Andrew Hudgins is the author of seven books of poetry, most recently American Rendering: New and Selected Poems (Houghton Mifflin Harcourt, 2010) and Shut Up, You’re Fine: Instructive Poetry for Very, Very Bad Children (Overlook Press, 2009), with illustrations by Barry Moser. He teaches at the Ohio State University. His essay “Helen Keller Answers the Iron” appears in the Spring 2011 issue of KR. An excerpt is available here.
KR: What’s one book, contemporary or otherwise, that you wish you had written?
AH: That’s a question that’s impossible to answer of course. Obvious and true answers like King Lear, Emily Dickinson’s Collected Poems, The Canterbury Tales, Four Quartets, Keats’ great odes are just that–obvious, and thus boring. An equally true answer like Urn Burial, which I love, seem deliberately precious. I’m tempted to say J. D. Robb’s Treachery in Death. It’s the number one bestseller in the country right now, and if I’d written it, I’d probably be set for life.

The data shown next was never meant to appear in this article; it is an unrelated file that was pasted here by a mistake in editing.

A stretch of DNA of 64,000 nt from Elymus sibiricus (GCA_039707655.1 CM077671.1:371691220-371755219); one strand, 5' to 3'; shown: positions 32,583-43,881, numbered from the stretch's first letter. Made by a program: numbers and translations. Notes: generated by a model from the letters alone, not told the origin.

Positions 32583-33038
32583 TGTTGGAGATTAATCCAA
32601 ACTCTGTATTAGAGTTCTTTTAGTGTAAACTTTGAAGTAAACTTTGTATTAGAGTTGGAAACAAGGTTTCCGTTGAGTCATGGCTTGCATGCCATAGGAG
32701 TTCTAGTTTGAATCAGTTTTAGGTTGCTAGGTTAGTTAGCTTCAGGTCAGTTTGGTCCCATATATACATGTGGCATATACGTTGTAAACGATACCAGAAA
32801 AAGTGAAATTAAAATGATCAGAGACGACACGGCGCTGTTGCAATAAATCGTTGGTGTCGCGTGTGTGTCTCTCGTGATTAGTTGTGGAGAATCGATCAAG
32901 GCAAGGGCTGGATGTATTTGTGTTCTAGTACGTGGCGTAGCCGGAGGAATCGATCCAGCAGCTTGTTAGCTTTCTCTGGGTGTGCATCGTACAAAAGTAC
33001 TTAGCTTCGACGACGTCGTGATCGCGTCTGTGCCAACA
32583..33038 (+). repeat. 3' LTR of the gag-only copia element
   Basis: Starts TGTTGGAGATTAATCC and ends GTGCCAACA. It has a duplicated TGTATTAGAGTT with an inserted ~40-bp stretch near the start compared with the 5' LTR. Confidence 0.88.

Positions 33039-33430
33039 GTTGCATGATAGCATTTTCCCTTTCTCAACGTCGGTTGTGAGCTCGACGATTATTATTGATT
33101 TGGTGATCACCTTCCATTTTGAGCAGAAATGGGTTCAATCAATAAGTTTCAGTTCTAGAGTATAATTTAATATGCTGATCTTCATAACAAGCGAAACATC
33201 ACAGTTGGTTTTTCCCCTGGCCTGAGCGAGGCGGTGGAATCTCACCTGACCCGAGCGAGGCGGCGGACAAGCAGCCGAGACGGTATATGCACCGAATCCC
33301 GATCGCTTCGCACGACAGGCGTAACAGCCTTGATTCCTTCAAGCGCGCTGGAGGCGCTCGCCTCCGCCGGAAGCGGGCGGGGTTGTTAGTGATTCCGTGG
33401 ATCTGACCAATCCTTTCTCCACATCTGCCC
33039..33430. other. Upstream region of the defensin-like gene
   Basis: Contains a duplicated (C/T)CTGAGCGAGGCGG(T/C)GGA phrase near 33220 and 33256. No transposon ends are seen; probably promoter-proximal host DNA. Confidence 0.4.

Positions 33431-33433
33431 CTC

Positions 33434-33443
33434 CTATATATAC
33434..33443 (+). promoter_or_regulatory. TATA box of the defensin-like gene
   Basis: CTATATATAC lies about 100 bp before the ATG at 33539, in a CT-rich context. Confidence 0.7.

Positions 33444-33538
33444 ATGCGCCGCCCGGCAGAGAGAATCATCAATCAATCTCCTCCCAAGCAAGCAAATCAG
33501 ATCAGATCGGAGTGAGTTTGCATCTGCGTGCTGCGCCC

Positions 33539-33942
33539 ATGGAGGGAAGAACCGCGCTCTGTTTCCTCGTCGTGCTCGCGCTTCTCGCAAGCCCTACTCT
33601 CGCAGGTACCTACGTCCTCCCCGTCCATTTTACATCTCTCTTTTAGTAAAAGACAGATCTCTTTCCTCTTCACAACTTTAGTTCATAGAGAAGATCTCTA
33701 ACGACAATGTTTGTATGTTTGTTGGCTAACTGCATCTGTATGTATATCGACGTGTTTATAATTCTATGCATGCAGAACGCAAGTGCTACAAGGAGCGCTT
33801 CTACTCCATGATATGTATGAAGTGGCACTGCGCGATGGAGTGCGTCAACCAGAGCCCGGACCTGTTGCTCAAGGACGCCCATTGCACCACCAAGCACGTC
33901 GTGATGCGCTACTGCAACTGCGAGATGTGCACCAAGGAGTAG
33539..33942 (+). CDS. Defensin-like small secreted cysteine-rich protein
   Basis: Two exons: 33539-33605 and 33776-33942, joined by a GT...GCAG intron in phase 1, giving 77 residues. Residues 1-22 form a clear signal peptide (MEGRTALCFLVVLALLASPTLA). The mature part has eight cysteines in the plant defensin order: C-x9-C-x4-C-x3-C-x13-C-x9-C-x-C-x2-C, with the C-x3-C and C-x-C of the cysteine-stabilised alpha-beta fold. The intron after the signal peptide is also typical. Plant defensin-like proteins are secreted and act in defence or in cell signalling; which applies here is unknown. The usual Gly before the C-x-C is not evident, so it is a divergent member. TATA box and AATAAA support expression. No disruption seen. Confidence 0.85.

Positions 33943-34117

KR: Have classroom experiences (as a teacher, as a student) figured largely in your development as a writer?
AH: They have figured, but not largely. I’ve learned things about rhyme from Dan Groves and metrical verse from Ashley McHugh and about voice from Danny Anderson. But I learn mostly from reading, thinking, and doing my own writing. And mostly what I’ve learned from the students comes from outside the classroom, when I’m reading and thinking about their finished work.
KR: What advice would you give yourself five years ago?
AH: I don’t think my wisdom has expanded enough in the last five years that I’d have a damn think useful to tell that somewhat younger me, but I do know him well enough to know he’d do what he wants to anyway, no matter what I told him. Young people are like that.
KR: Of all the things you could be doing, why do you write?
AH: I’m Kafka’s Hunger Artist. If I had found something else I’d rather do, I’d have done it.